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Give me 5 minutes, I’ll give you a DeepFake!

Last Updated on April 3, 2021 by Editorial Team

Author(s): Daksh Trehan

Computer Vision, Machine Learning

How to produce DeepFakes without writing any code.

Do you like performers and artists? Do you want to imitate them? Well, now you can!

Do you want to get viral on TikTok but are afraid of your dance moves? Well, AI got your back. All you need is your still image and a video of your favorite artist performing some moves. And, BOOM! you’re an internet sensation.

To imitate the above workflow we implement Image animation, which uses neural networks that helps us to wrap the source image on the motion of an object in the video sequence. In this article, we’ll see how easy image animation is, and how one can employ it without writing a single code!

How does it works?

The model presented in “First Order Motion Model for Image Animation” is a novel approach to replace the object in the driving video with the source image without any additional information about the object.

Before constructing our sequence, it is really important to understand what’s going on under the hood!

The model implements a neural network that helps in reconstructing the driving video where the object in the video is replaced by the object in the source image. During the test time, the model tries to predict how the object in the source image moves according to the frames depicted in the driving video. Using the above process, the model can track every minutiae detail in driving video ranging from head movement to talking.

The WorkFlow

The training is done on a large collection of videos. To reconstruct training videos model extracts frame pairs and tries to learn a latent representation of the motion in the video, using the extracted information it learns to encode motion as a mixture of motion-specific key point displacements and native affine transformations[1].

At test time, the model regenerates the video sequence by wrapping the object of the source image to each frame of driving video and hence performing image animation.

The framework is implemented using a motion estimation module and image generation module.

The goal of the motion estimator is to learn a latent representation of motion in the video. In simple words, it tries to track the movement in the sequence and encode them as motion-specific key point displacements and local affine transformations. The output includes a dense motion field and an occlusion mask. The mask defines relevant parts of the driving sequence object to be wrapped by the source image (e.g. front side of the face).

For instance, in the given gif, the back of the lady isn’t animated and that’s determined by a motion estimator.

Lastly, the output of the motion estimator is inputted to the image generator along with the source image and driving video. The image generator generates frames of driving video with wrapped source image object and the frames are joined together to create a sequence of video.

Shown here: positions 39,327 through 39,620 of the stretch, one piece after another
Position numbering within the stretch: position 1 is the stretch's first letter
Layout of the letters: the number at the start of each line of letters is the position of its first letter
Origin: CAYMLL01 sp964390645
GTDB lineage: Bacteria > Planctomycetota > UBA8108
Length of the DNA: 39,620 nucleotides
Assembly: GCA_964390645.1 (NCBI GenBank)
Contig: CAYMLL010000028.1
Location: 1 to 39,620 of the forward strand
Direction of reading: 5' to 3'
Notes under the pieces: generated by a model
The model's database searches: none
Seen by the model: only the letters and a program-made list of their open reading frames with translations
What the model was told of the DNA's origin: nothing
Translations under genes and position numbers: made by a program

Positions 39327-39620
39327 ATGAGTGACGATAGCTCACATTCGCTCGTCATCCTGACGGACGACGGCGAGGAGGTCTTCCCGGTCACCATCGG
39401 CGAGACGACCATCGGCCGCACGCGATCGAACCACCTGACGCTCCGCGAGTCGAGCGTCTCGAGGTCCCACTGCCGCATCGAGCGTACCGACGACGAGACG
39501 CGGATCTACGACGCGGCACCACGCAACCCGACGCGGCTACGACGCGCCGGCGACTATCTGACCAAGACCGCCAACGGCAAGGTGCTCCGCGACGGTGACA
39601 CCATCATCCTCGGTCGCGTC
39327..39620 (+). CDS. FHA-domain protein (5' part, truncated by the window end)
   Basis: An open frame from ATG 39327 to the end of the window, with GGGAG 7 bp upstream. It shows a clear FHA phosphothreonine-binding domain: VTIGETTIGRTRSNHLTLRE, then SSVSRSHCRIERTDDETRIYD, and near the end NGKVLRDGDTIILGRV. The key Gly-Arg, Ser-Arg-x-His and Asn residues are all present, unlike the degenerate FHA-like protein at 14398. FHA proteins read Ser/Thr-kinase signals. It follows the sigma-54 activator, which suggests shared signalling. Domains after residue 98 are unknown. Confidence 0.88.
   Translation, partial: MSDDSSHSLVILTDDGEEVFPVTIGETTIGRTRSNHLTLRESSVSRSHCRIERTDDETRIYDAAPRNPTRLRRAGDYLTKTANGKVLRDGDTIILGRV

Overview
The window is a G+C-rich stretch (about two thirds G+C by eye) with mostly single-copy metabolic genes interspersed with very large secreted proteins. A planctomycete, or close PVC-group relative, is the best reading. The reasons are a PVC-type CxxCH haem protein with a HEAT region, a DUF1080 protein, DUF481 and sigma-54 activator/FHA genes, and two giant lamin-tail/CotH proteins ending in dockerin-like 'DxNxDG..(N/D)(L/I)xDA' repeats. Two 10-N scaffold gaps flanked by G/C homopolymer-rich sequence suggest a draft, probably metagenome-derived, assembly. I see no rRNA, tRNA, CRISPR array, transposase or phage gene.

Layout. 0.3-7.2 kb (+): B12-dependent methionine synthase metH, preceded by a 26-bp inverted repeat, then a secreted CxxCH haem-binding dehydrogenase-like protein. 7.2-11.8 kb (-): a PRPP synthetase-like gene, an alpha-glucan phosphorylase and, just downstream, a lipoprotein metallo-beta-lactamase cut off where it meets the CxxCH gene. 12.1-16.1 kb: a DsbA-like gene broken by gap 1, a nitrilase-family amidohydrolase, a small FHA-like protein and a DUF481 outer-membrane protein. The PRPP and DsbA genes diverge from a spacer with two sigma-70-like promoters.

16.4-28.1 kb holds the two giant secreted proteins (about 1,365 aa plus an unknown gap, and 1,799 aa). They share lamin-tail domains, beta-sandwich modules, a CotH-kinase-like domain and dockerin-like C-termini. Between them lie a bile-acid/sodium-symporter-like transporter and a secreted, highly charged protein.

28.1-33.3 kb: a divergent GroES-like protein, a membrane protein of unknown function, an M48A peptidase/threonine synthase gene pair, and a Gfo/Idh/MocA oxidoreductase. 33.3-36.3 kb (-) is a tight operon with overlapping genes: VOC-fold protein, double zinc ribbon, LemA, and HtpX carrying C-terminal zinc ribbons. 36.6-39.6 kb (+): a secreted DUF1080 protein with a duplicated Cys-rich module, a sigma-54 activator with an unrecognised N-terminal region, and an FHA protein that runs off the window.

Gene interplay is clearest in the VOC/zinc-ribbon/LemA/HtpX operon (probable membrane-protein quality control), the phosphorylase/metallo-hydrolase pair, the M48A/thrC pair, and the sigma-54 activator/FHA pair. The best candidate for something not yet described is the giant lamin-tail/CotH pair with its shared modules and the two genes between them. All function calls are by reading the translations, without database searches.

Creating DeepFakes

The source code of the paper can be easily found on Github. There are two methods to create a deepfake:

Old-School Technique:

  1. Download the repository in zip format.

2. Extract the files.

3. Use the terminal in the extracted folder and download all the required packages using the following command.

4. Download a pre-trained checkpoint.

Download any checkpoint based on your preference.

5. Copy source image, driver video, and pre-trained checkpoint to the extracted folder.

6. Open the terminal and use the following command:

Replace “config/dataset_name.yml”, “path/to/driving”, “path/to/source”, “path/to/checkpoint” to dataset name, driving sequence path, source image path and checkpoint path respectively.

Run the amended command and don’t forget to add “ — cpu” if you don’t have a GPU.

7. You’ll get your DeepFake video in the same extracted folder.

Google-Colab Technique:

  1. Visit
  2. Create a copy of this ipynb file.
  3. Configure your model.

4. Train your model on training data.

Output generated by above command

5. Add your source and driving video.

6. Enjoy your DeepFake.


[1] First Order Motion Model for Image Animation (

[2] AliaksandrSiarohin/first-order-model: (

[3] First order model (

[4] How to Produce a DeepFake Video in 5 Minutes | by Dimitris Poulopoulos | Towards Data Science

[5] From Zero to Deepfake. Exploring deepfakes with DeepFaceLab | by Jarrod Overson | Medium

[6] (51) How To Create Deepfake Videos In 5 Minutes (Hindi) — YouTube

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Give me 5 minutes, I’ll give you a DeepFake! was originally published in Towards AI on Medium, where people are continuing the conversation by highlighting and responding to this story.

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